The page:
Of course, these are yours, right? Remember how important it is to get your cards top of wallet, both in the back pocket and digitally!

Value of Direct Payments

This new world of direct payments can be an enormous opportunity for your credit union. Think of all the times people share small cash payments. A few dollars for lunch, a bit more for gas, or any number of possibilities.

Position your digital card properly and your members can be earning rewards for those, as well as reaping you interchange income (Unless they’re using the Apple Card, which isn’t through your institution. In that case, you already lost).

Regardless of how much you make when members use your card, being the one they use is essential.

Your Member Just Became an Apple Customer (For Banking)

Of course, there is also a threat. What if a person doesn’t have (or want to use) a debit/credit card? Well, there will now be an ApplePay Cash account (As of 3/26/19, it’s just Apple Cash). That’s right, ladies and gentlemen, Apple just became the face of your cards (and institution)! Careful, or it could start to steal your members as well. My suggestion? Work with it. Encourage members of all ages and financial situations to use it for seamless payments to and from family, friends, even businesses (maybe they can’t qualify for an account with free bill pay?).  Convenient for your member, profitable (and sticky) for you.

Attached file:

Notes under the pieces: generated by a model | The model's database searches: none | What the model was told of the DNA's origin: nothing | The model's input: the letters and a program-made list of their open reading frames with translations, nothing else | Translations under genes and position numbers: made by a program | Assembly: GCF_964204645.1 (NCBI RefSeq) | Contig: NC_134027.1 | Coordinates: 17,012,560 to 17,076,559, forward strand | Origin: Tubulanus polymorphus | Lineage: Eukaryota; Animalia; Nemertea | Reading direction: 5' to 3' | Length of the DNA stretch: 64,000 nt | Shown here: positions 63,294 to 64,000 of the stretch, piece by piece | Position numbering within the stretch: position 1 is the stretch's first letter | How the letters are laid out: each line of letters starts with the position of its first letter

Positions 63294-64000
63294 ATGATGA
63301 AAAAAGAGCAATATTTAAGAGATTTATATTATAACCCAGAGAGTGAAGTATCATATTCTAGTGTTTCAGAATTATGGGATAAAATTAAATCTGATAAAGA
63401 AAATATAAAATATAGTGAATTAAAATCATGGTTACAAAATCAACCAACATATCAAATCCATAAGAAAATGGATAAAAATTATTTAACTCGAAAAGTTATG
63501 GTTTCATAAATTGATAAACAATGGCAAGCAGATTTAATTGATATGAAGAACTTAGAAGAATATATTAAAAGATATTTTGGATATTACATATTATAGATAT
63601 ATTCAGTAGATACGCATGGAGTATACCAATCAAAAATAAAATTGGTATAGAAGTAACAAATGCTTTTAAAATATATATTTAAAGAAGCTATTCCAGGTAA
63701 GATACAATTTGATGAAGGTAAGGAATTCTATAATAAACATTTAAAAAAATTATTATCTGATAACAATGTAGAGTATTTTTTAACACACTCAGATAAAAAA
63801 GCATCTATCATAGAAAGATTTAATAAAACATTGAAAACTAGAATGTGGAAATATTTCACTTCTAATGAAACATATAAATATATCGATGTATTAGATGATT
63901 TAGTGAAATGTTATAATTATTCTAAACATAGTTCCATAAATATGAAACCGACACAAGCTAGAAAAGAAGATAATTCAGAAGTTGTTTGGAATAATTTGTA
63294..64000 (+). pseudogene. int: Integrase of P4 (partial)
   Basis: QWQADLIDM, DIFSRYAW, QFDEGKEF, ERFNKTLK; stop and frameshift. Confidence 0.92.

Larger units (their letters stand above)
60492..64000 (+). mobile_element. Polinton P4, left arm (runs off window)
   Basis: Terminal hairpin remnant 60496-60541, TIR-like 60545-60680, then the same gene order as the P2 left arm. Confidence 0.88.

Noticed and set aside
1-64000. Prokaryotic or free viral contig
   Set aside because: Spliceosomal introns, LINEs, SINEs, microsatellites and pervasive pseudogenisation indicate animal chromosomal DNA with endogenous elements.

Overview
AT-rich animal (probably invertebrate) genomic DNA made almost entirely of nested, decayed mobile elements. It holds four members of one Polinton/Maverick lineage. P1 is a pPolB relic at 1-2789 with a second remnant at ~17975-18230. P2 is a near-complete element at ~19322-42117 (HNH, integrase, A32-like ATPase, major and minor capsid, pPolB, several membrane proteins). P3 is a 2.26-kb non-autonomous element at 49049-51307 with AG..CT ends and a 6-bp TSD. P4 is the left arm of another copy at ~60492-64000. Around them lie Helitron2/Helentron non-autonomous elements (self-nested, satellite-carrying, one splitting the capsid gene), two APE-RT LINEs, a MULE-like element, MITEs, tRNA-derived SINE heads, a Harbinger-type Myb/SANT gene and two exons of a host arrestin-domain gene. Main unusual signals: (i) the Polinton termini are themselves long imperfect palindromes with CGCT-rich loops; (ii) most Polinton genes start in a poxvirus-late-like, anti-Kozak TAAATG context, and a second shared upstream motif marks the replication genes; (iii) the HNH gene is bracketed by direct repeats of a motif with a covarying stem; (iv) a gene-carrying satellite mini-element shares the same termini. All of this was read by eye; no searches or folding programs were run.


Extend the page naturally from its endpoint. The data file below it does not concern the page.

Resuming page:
Embrace Tech!

Technology can seem scary for embedded industries. Instead of ignoring it (remember how Siri can now handle bill payments?) and hoping doom doesn’t befall your world, brainstorm how you can lead alongside.

It’s always about best serving your members.

Image credit: https://philoforchange.files.wordpress.com/2013/07/mon1.jpg